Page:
Diabetes and Advanced Glycoxidation End Products

  1. Amy G. Huebschmann, MD1,
  2. Judith G. Regensteiner, PHD12,
  3. Helen Vlassara, MD3 and
  4. Jane E.B. Reusch, MD45
  1. 1Division of General Internal Medicine, Department of Medicine, University of Colorado Denver and Health Sciences Center, Denver, Colorado
  2. 2Division of Cardiology, Department of Medicine, University of Colorado Denver and Health Sciences Center, Denver, Colorado
  3. 3Division of Experimental Diabetes and Aging, Department of Geriatrics, Mount Sinai School of Medicine, New York, New York
  4. 4Division of Endocrinology, Department of Medicine, University of Colorado Denver and Health Sciences Center, Denver, Colorado
  5. 5Denver VA Medical Center, Denver, Colorado
  1. Address correspondence and reprint requests to Amy G. Huebschmann, MD, Assistant Professor of Medicine, University of Colorado Denver and Health Sciences Center, P.O. Box 6510, Mailstop F-729, Aurora, CO 80045. E-mail: amy.huebschmann{at}uchsc.edu

The morbidity caused by diabetes has traditionally been classified into macro- and microvascular complications. Although macrovascular complications have received greater attention, microvascular complications are unique to diabetes, and hyperglycemia contributes to their development. Numerous hyperglycemia-related mechanisms are hypothesized to mediate micro- and macrovascular complications. These include the aldose reductase–mediated polyol pathway, the hexosamine pathway, protein kinase C activation, generation of reactive oxidant stress, poly(ADP ribose) polymerase (PARP) activation, and accumulation of advanced glycoxidation (also termed advanced glycation or glycosylation) end products (AGEs) (1,2). AGEs are particularly important, as they form intra- and extracellularly (3,4), are imported from food (5–9) and tobacco smoke (10), and can be deleterious, independent of hyperglycemia (9,11–16). They are implicated in the development of macrovascular disease (13,14,17–20), nephropathy (21–30), neuropathy (31,32), and retinopathy (21,33–38). The remediation of AGEs has also been shown to improve diabetic micro- and macrovascular disease (39–44). AGEs thus offer an important target for prevention of diabetic morbidity. The focus of this review will be on the origin of AGEs, their mechanism of injury, and therapeutic options under development.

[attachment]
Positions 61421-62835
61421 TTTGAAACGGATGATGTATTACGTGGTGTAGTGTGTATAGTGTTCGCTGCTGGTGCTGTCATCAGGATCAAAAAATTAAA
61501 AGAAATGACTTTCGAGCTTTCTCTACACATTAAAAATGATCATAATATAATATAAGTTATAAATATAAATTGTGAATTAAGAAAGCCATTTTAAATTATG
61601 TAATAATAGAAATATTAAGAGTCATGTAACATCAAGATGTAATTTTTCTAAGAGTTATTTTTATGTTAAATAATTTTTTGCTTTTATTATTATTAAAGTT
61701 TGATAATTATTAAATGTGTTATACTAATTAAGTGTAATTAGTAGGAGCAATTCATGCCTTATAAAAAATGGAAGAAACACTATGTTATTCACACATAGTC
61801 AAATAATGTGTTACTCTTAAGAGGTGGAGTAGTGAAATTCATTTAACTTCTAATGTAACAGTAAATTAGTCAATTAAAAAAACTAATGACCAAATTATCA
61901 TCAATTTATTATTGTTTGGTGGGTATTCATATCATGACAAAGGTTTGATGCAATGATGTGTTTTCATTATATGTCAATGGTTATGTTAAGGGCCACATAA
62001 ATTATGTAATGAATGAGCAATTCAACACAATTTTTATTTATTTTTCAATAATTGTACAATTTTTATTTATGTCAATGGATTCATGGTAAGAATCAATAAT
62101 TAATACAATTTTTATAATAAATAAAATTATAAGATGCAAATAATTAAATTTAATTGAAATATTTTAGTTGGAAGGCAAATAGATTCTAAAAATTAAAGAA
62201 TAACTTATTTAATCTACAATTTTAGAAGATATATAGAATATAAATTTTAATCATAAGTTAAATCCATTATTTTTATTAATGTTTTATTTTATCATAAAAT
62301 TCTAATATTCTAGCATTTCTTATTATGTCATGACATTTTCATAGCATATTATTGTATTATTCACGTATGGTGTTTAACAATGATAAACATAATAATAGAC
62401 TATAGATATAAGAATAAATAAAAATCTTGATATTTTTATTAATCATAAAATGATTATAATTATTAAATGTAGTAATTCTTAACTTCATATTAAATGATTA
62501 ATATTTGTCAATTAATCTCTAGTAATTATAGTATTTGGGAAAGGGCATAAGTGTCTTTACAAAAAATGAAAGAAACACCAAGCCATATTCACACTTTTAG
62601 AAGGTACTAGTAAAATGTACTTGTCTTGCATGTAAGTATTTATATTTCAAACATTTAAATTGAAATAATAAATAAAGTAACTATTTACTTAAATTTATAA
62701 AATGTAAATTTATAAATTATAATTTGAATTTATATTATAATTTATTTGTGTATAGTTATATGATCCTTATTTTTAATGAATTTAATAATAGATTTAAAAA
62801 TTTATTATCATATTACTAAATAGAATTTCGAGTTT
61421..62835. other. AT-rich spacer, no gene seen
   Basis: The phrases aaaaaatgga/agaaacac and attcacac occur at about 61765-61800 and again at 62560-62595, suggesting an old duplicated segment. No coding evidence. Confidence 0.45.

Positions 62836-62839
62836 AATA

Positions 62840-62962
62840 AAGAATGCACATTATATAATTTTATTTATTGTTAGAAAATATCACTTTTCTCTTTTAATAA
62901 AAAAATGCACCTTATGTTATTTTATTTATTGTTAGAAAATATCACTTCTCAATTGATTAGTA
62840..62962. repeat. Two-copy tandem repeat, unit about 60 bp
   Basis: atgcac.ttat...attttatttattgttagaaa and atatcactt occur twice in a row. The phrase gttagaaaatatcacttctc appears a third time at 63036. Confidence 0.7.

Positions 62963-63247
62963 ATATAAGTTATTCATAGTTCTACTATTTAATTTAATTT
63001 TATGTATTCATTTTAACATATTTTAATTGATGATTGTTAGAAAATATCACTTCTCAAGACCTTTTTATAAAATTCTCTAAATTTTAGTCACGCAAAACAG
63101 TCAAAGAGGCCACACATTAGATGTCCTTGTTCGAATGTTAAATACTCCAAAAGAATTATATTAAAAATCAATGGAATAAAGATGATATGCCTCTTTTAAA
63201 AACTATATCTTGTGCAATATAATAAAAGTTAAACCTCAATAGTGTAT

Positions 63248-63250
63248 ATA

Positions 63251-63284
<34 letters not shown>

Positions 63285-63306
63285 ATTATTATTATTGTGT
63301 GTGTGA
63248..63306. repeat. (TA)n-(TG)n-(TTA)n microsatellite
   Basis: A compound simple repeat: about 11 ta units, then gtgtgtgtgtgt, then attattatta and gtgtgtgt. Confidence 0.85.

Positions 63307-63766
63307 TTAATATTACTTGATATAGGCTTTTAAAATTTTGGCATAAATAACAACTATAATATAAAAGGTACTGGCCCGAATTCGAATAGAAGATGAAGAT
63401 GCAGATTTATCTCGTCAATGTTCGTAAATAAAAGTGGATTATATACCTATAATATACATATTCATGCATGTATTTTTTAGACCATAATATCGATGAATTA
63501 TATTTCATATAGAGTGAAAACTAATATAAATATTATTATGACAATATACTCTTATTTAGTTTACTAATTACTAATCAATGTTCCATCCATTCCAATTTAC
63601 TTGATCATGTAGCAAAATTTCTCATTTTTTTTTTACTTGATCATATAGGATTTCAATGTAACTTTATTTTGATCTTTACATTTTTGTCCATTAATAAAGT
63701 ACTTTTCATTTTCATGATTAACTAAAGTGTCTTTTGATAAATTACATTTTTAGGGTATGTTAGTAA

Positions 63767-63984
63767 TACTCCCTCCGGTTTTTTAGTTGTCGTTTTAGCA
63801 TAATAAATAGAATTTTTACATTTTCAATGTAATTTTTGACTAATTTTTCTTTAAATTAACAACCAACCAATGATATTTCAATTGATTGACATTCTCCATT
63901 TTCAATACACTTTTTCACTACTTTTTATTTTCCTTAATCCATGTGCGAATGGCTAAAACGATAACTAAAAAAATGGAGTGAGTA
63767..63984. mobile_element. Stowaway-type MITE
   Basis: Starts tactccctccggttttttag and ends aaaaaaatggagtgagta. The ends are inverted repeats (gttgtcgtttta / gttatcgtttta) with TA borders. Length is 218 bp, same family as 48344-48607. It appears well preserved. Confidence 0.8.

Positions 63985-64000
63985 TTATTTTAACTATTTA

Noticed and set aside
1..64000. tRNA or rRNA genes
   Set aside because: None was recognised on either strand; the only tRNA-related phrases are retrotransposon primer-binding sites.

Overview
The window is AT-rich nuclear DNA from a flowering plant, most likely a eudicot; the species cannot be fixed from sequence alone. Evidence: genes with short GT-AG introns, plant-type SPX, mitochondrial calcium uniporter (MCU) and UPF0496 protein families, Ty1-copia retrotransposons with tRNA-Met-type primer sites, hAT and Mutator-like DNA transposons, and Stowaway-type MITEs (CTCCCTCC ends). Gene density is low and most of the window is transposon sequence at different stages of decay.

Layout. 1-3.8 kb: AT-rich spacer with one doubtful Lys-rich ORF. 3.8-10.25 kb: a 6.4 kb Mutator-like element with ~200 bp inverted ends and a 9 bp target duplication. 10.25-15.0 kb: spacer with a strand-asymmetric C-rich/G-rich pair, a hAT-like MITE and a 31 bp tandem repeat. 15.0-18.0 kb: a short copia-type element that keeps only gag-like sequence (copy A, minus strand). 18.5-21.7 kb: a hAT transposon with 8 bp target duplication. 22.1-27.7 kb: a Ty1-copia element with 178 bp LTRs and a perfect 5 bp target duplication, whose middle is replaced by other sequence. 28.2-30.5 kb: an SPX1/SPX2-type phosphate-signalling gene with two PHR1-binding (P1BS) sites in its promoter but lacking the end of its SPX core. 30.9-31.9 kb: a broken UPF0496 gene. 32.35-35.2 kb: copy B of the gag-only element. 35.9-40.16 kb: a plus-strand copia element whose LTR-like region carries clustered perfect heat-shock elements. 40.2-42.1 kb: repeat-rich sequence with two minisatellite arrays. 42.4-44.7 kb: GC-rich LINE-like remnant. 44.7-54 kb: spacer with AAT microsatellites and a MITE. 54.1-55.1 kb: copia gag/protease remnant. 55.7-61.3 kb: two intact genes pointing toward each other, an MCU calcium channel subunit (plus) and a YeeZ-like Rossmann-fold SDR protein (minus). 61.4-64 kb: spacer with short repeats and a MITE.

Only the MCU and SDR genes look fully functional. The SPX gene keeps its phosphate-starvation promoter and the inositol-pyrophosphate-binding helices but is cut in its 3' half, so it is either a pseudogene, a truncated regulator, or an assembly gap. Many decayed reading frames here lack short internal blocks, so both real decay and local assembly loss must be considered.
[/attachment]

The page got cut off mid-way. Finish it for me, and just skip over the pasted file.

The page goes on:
FORMATION OF AGEs

AGEs are nonenzymatically formed by reducing glucose, lipids, and/or certain amino acids on proteins, lipids, and nucleic acids (Fig. 1A). For example, glucose and a free amino group form reversible intermediates of a Schiff base and an Amadori product (e.g., HbA1c) before a series of reactions that irreversibly generate an AGE (45,46). This process was first identified in 1912 and is known as the Maillard or “browning” reaction due to the associated yellow-brown color change (45,47,48). When formed endogenously, this reaction is driven forward by hyperglycemia (4,49).

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